Demarche is a word coined by the diplomatic community. It refers to an oral or written diplomatic statement, containing a demand, offer, protest, threat, or the like issued by one country to another. Demarches often include threat of military consequence. They are usually precursors to hostilities or war or escalating diplomatic initiatives.
China put the condition on India of unilateral withdrawal of Indian troops in the Donglong (Doklam) area in Sikkim sec for a “meaningful dialogue” to discuss and settle the boundary issue vis-a-vis Doklam.
It also tried to bully the Indian Army by saying that it should learn “historical lessons” thereby indirectly refering to the 1962 war.
The Chinese Ministry of Foreign Affairs (MFA) claimed Doklam to be part of China. And therefore, the activities in carried out in Doklam by Chinese are acts of sovereignty and hence, are completely justified and lawful.
The Chinese are taking refuge under the 1890 convention / pact signed between Great Britain and China’s Qing Empire on the borders of Sikkim and Tibet for the claim over Doklam and for locating the tri-junction further south at Mount Gipmochi which provides further proximity to Chinese troops with the vulnerable Chicken’s Neck.
The Indian side had categorically maintained that the tri-junction is located near Batang La which is up north of mount Giomochi if the 1890 treaty, which the Chinese are referring to, is applied to the ground situation at the border. However, the Chinese were adamant that the second sentence in Article 1 of the 1890 convention had to be taken into account, which only mentioned Mount Gipmochi.
The Indian side also pointed out that India and China had reached an understanding in 2012 that the tri-junction would be finalized “in consultation” with all the three countries. Any attempts to “unilaterally determine” the tri-junction point – which India inferred from the road construction – would be in “violation of the understanding”.
RESOLUTION OF DOKLAM CRISIS
India and China agreed to an “expeditious disengagement” wherein the troops of both the countries, in Doklam, retreated after two months of intense standoff in decades between the two along their disputed Himalayan border.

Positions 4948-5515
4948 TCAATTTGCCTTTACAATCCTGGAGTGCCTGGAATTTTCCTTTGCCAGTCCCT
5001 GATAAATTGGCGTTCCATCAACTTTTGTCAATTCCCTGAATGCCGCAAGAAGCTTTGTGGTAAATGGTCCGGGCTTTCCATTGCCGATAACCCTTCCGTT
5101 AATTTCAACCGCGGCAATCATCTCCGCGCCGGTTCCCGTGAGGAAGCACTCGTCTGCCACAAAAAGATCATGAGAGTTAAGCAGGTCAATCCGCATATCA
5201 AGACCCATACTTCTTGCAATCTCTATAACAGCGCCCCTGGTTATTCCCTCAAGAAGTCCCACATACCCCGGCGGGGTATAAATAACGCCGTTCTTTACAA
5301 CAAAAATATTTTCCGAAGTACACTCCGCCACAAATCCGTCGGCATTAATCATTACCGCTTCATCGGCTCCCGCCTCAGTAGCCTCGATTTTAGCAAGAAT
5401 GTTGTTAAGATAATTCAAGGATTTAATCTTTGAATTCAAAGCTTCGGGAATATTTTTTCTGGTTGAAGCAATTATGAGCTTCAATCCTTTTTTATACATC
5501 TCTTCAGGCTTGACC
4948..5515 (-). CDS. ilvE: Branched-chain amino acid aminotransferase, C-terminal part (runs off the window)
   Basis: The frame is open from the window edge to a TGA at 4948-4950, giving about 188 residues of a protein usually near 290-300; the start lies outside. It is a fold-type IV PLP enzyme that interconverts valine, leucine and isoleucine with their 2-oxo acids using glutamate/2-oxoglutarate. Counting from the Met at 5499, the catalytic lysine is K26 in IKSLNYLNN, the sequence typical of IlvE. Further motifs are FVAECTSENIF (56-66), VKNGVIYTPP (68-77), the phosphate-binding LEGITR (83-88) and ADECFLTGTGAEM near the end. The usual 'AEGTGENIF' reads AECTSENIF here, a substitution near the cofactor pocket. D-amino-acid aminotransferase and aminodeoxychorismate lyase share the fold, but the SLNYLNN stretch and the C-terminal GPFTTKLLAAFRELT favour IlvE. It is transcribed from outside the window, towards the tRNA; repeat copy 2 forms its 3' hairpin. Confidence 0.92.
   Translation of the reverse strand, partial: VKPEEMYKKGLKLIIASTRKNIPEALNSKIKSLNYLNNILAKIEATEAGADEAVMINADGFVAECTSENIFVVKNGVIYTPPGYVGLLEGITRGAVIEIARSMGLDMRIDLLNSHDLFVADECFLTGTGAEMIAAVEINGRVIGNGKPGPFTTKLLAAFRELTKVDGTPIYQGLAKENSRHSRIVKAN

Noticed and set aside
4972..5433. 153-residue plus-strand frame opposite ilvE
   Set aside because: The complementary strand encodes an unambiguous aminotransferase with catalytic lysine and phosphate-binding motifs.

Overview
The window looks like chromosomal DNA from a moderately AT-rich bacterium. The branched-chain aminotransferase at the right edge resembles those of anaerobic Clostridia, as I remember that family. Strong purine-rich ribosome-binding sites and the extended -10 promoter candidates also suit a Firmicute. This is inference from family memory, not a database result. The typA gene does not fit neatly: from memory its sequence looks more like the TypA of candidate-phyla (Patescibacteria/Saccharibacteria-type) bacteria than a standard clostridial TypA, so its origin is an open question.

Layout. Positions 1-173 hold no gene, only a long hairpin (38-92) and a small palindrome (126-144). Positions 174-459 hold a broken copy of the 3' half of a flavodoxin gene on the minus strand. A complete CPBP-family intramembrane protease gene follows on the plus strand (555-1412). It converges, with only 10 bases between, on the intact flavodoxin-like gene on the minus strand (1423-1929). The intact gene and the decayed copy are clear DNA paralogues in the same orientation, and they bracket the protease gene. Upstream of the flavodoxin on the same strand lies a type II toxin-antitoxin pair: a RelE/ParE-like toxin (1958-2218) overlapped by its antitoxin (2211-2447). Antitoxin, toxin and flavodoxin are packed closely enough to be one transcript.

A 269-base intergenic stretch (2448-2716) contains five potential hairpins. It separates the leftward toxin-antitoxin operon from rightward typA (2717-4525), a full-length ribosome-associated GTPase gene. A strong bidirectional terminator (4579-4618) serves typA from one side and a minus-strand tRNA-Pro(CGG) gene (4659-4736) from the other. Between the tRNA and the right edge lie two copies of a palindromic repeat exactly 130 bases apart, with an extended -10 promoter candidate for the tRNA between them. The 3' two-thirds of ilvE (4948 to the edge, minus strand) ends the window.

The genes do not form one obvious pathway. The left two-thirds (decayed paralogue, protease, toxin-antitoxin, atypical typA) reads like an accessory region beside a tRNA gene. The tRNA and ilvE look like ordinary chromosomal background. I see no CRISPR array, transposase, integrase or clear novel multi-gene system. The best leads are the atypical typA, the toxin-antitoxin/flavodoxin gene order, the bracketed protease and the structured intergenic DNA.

This was in keeping with the position stated by External Affairs Minister Sushma Swaraj in Parliament where she had suggested that the two nations could agree to withdraw troops from the standoff site on a mutually agreed time.
The reasons which led to diffusal of the Doklam crisis:
The BRICS summit was scheduled for September 3-5 at Xiamen in China. In the wake of Doklam standoff, the success of BRICS was disputable. It was also speculated that Prime Minister Narendra Modi would skip the summit.
China was not extended any international support on Doklam despite being tried hard by China as the Indian diplomacy on this count turned out to be unparalleledin getting international community on board while hillighting the faults on the Chinese part.
The US and the UK categorically asked China to resolve the matter diplomatically and bilaterally with India. The messages from the US and the UK came at a time when China was firm on its demand that Indian troops must withdraw from Doklam first.
Later, Japan was more upfront in saying that it was China, which violated the international law at Doklam. Japan said that China tried to alter status quo at Doklam while suggesting that no country should try to change the existing positions without resolving the dispute.
China’s effort to take Nepal along also did not yield desirable result with the Himalayan nation stating that it would prefer neutrality to taking sides over Doklam standoff.
Also for China, Doklam is strategically unviable as its troops occupied lower ground while the Indian Army held the high hills.